Sunday, July 5, 2015

Do not create unnecessary fear and animosity with Development Managers

During agile transitions, the Development Manager often feels like an outcast.

I'd like to present an important discussion to have with Development Managers, especially the ones that go out of their way to help and not hinder.

Most Development Managers have their positions because they know something about development. I have yet to find one that does not care about the people that work with them (or for them). They have usually built relationships with those they work with.

Assume the following scenario for discussion purposes;
  • The Development Manager is openly supportive of the changes to occur (and is sincere).
  • Support is both top-down and bottom-up.
  • A coaching team is put together to help (some external, some internal coaches).
  • It has been decided (let's just assume for a good reason), the company will be using Scrum.
Cross-functional teams are formed and the people will go through the Tuckman model of Team formation: Forming, Storming, Norming and Performing.  

The Development Manager is encouraged to allow the teams to grow organically. He understands that a high-performing team arises from a group of people working hard to solve problems on their own. 

Image "Team" by Dawn (Wills) Manser under a CC 2.0 license

As teams grow, they build confidence and seem to become self-contained, and almost insular to some. This is normal and is not a sign of dysfunction. This simply indicates that the team is starting to have  self identity. They are starting to act as a team. This is a good sign.

Eventually, the team will mature to a point where they realize they need outside help to act effectively in a larger organization.

Something is happening.. The Development Manager is starting to feel disconnected from the team and the work.  

As the teams become more effective, the Development Manager feels more loss.

Put yourself in the position where (through all your good intentions), you no longer feel you have relationships with the people that used to report to you. 

Consider the agile value "People and Interactions".  


Ideas for Coaches and Scrum Masters

If you are coaching, once the team has achieved a certain level of self-awareness and autonomy, remind them that the Development Manager is a person and...

There is No rule in Scrum or the Agile Manifesto  that says "team members may not talk to a manager". 

I have coached several pre-existing teams coached by others, that have been very happy to learn this. Do not assume this is known.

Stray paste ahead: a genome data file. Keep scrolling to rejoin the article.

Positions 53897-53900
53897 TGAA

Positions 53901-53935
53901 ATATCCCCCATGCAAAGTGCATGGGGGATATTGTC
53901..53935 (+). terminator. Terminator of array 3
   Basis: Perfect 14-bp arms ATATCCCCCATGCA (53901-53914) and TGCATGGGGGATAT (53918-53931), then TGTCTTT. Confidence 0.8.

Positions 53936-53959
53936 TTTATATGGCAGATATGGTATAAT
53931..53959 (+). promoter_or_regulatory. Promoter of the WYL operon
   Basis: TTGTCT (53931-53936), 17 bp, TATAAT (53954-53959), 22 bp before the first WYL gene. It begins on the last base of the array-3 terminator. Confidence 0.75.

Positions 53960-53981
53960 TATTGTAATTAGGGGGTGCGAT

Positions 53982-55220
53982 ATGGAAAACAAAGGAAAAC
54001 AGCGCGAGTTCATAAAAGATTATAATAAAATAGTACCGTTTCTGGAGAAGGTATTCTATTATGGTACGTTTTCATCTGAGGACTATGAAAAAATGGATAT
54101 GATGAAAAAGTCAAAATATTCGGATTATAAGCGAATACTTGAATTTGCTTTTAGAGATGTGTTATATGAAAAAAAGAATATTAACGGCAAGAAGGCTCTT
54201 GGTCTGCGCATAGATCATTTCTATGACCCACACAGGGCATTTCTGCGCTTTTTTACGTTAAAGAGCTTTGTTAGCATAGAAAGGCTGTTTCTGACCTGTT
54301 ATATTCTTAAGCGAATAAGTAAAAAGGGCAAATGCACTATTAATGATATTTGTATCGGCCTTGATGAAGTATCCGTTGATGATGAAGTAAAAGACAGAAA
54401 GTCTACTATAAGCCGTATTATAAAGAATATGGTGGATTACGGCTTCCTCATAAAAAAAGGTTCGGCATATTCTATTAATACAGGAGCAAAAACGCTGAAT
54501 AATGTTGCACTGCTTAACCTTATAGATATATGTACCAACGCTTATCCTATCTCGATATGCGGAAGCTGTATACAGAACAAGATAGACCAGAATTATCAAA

Potential discussions with Teams:
  • Thank the Development Manager for the support. 
  • If you have trust with the team, ask them if they would like to invite their manager to their next team lunch or get-together.
  • Next time the team needs help, consider asking the Development Manager for an idea! 
  • Be inventive. I've seen all kinds of interesting things.  One of the coolest was a manager who was brought in as an SME by the request of the team for a strange product the manager had worked on in in the past. This helped to create a feeling of contribution and trust.

Discussion with the Development Manager:
  • Talk about what the manager should expect and how the team will evolve. 

  • Do not simply assume that a manager new to Scrum or Agile will know this if they have never experienced it. 
The team will "come back to them" as they mature.  The manager needs to know they will still have personal bonds with their peers in the future. 

This feeling will pass as the team realizes it needs others to succeed in the organization. 

Scrum Masters or Coaches have an important responsibility here; To recognize this as a time to build bridges. Hopefully you have been spending time teaching and coaching servant leadership to the Development Manager so they can provide the appropriate guidance and support. 

When I'm with an account, I find it respectful to explain to the Development Manager that there is a natural evolution for a team, and they should expect some sense of personal loss at first.

Awareness is always a better approach than surprise. Surprise creates fear and animosity. 

Development Managers can enjoy learning new skills, or new approaches to leading and working. However, they are unlikely to be in such a frame of mind if they feel like outcasts. 

Consider the importance of transparency and openness about team evolution, and that it makes no sense that all the skills and knowledge of the Development Manager should be ignored or dismissed.

A Development Manager who knows and understands this natural evolution of teams will appreciate the knowledge. This is a far more desirable approach than an unnecessary feeling of loss.


Mike Caspar
Passionate About Agile


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